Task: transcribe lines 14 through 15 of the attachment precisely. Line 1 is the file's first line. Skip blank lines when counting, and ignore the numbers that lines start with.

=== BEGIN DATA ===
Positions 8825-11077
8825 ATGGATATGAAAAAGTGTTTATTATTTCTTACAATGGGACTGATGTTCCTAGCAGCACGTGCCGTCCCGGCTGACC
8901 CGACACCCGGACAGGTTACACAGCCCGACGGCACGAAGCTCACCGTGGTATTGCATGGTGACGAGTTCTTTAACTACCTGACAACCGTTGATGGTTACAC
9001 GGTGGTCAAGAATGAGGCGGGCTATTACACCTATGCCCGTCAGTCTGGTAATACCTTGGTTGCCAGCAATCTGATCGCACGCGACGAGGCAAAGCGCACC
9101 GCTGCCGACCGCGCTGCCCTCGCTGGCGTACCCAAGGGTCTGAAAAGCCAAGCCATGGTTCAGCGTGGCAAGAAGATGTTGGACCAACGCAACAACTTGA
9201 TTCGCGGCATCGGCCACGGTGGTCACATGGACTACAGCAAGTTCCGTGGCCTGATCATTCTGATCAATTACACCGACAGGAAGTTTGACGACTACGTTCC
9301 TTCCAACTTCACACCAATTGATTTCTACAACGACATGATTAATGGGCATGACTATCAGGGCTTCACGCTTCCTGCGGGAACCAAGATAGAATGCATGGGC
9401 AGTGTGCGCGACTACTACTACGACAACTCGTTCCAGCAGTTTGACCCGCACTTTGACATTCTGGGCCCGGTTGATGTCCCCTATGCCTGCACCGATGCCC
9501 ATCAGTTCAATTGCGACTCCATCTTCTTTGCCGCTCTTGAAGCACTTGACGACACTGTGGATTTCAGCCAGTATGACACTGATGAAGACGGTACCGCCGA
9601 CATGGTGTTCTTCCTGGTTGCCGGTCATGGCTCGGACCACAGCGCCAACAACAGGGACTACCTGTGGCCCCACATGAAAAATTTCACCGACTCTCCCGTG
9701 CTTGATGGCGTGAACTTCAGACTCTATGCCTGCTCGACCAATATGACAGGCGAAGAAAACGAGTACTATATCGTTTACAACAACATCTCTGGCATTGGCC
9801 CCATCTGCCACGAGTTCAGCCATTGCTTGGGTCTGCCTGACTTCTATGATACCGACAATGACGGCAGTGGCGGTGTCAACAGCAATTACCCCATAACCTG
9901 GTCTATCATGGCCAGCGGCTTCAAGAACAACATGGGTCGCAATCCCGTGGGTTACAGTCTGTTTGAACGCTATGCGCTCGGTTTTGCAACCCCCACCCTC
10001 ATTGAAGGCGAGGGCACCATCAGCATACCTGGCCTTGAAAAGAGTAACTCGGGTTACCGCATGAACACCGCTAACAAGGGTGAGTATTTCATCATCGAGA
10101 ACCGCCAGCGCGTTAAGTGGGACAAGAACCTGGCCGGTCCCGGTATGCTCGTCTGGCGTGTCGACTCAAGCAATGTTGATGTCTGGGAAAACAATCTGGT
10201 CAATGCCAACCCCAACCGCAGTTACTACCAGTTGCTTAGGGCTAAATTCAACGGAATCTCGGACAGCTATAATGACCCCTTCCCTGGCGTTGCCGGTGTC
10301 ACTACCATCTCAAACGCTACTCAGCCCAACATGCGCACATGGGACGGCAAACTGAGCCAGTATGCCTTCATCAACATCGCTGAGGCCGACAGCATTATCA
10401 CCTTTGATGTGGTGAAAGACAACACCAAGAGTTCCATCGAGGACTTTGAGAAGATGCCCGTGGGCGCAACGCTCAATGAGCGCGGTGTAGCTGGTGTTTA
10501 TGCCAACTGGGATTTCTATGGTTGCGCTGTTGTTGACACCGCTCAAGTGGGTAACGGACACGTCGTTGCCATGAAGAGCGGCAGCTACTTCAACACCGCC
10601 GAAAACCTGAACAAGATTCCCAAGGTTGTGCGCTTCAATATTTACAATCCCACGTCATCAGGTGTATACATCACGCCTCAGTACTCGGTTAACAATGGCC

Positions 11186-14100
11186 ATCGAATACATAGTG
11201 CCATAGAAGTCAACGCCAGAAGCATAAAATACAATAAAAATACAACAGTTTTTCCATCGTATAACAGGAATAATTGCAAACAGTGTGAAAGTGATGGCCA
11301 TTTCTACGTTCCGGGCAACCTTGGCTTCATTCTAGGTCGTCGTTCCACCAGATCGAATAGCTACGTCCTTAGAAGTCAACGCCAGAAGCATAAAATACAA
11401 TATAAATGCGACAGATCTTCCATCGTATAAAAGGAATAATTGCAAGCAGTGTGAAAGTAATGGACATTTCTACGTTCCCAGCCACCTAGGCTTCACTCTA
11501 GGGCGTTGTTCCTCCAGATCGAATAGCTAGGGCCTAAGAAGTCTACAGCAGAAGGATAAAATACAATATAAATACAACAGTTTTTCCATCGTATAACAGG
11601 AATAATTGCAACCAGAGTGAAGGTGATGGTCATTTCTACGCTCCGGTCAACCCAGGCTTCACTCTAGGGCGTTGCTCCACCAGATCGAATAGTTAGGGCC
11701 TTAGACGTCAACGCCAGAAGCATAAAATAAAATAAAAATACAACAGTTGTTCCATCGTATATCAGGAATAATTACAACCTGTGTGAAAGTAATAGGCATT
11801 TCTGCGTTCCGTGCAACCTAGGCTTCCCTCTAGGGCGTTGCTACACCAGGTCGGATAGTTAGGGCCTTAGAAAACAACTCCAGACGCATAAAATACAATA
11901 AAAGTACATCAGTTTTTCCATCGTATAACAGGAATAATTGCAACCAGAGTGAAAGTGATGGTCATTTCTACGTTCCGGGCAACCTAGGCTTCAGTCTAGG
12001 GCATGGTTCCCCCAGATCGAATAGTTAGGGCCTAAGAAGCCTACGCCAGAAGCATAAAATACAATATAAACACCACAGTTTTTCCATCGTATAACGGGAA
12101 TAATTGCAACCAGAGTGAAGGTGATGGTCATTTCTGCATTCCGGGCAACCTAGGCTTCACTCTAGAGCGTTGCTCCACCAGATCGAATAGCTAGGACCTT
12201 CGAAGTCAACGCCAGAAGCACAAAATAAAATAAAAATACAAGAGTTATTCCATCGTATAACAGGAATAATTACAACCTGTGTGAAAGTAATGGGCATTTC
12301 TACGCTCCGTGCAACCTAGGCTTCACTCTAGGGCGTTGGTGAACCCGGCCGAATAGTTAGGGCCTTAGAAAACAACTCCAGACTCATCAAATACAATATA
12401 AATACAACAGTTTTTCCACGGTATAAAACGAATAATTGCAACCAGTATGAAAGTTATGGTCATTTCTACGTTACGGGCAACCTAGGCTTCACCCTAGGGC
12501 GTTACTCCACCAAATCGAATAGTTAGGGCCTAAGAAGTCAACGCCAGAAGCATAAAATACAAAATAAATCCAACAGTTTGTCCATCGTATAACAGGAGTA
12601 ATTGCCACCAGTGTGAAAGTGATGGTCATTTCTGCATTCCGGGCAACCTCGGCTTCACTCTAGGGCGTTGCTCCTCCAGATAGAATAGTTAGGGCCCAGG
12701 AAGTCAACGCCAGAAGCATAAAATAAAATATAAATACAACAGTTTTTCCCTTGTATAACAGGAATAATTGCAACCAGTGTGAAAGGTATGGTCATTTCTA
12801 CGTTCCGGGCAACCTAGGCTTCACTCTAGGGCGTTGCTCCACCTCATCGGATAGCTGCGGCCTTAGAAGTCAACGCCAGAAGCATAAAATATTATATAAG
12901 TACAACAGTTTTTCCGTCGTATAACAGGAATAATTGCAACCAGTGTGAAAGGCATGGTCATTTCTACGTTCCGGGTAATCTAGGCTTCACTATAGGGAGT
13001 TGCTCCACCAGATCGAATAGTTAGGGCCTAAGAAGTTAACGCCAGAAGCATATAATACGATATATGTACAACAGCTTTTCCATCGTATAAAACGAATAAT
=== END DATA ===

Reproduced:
10001 ATTGAAGGCGAGGGCACCATCAGCATACCTGGCCTTGAAAAGAGTAACTCGGGTTACCGCATGAACACCGCTAACAAGGGTGAGTATTTCATCATCGAGA
10101 ACCGCCAGCGCGTTAAGTGGGACAAGAACCTGGCCGGTCCCGGTATGCTCGTCTGGCGTGTCGACTCAAGCAATGTTGATGTCTGGGAAAACAATCTGGT